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Are British Prime Ministers As Powerful As Is Sometimes Claimed, [40]

1212 words - 5 pages

Are British Prime ministers as powerful as is sometimes claimed?
[40]

It is often argued that in this day and age, Prime ministers are almost untouchable within the British political system, due to the shear number of powers that the Prime minister holds, and the prerogatives that he utilises. However, due to a handful of checks and balances on the government, and the Prime minister not being separated from the political system, which means he or she is liable to these checks and limitations, the Prime minister may therefore not be perceived as all that powerful.

As previously mentioned, the Prime minister enjoys a collection of powers within the UK political system. Firstly, the ...view middle of the document...

Another example of this might be John Major, who only had a 22 seat majority. Another, more recent example that could be used is of David Cameron, when he was in coalition with the Liberal Democrats.

This meant that he did not have a majority in the House of Commons so would therefore have to try and change his policies in order to gain the support of the other leading parties. In some ways, this was more suited to Cameron than most, due to his quite pragmatic style of leadership.

Many argue that British prime ministers are surely as powerful as is sometimes claimed, due to the way in which they can dominate a cabinet. For example, Tony Blair. With his huge landslide majority, he did not need cabinet meetings, as the decisions he made would almost definitely be supported by most in cabinet, regardless of whether he had truly discussed it with them previously. This is why Blair used something known as Sofa Politics which implied that Blair ran his government through unofficial and off the record meetings with select cabinet members. Rather than consulting whole departments, or calling full meetings with the whole cabinet.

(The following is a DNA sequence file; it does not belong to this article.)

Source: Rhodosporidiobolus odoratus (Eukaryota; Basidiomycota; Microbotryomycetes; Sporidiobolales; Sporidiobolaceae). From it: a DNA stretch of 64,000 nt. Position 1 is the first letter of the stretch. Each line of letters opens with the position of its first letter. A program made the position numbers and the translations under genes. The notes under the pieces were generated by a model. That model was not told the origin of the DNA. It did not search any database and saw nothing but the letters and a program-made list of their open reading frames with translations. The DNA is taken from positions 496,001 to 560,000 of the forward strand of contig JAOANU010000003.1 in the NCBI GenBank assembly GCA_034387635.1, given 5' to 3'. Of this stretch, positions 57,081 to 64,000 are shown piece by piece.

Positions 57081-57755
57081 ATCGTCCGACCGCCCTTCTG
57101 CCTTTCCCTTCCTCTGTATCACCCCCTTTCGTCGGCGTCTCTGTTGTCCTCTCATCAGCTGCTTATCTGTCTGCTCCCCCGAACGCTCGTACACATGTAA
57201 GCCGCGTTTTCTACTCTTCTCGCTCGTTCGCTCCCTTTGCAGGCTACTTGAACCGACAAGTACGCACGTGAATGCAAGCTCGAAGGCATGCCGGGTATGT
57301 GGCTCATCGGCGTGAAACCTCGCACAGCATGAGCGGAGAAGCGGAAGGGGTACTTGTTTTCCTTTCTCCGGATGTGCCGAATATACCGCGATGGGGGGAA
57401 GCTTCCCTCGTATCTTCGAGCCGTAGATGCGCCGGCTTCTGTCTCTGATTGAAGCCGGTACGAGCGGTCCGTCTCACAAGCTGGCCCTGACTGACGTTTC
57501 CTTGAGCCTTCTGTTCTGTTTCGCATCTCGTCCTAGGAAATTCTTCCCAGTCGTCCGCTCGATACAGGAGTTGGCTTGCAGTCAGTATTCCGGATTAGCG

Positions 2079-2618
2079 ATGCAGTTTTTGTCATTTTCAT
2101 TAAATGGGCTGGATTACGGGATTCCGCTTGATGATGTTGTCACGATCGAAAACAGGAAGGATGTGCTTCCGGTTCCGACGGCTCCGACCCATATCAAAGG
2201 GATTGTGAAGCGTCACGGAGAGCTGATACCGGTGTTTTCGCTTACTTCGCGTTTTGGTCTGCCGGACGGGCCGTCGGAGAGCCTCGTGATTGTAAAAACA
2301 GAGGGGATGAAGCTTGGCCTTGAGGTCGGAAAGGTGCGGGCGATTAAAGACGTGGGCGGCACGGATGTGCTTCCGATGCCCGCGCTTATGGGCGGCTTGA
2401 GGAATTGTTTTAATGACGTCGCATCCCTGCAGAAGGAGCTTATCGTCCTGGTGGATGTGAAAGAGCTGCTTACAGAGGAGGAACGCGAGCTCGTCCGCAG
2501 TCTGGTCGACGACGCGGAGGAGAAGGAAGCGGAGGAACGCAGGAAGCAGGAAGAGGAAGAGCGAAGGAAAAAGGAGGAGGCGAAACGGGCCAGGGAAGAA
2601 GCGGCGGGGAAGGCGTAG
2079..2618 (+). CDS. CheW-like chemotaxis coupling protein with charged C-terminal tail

Lastly, because of the powers that Blair had as Prime minister, he was able to appoint who he wanted to his cabinet, so he could ensure the support of his decisions as he would appoint mainly Blairites who would mostly agree with his policies. Thatcher can also be used as another example of this, as she was often criticised for surrounding herself in Thatcherites in an attempt to pass everything she put through the commons.

But contrary to these ideas, some would argue that not all Prime ministers possess that dominant personality like that of Margaret Thatcher or Tony Blair, so would therefore find it more difficult to control cabinet, and on top of this, it may also result in the loss of faith of the public and media. For example, Gordon Brown was a highly intellectual man, but clearly lacked the qualities of a domineering leader. Compared to Blair, he sounded like a much less calm and controlled person, as well as coming across as quite frantic and disorganised. As a result of this, he became an attacking point for the media, as they saw him as a viable target for the blame of the recession. Due to the fact that he himself was not elected as PM he decided that he would therefore be unable to control the cabinet he had taken control of. Because of this, he made the biggest cabinet reshuffle in the history of the UK political system. Leaving only one cabinet member in the same position as when Blair was PM.

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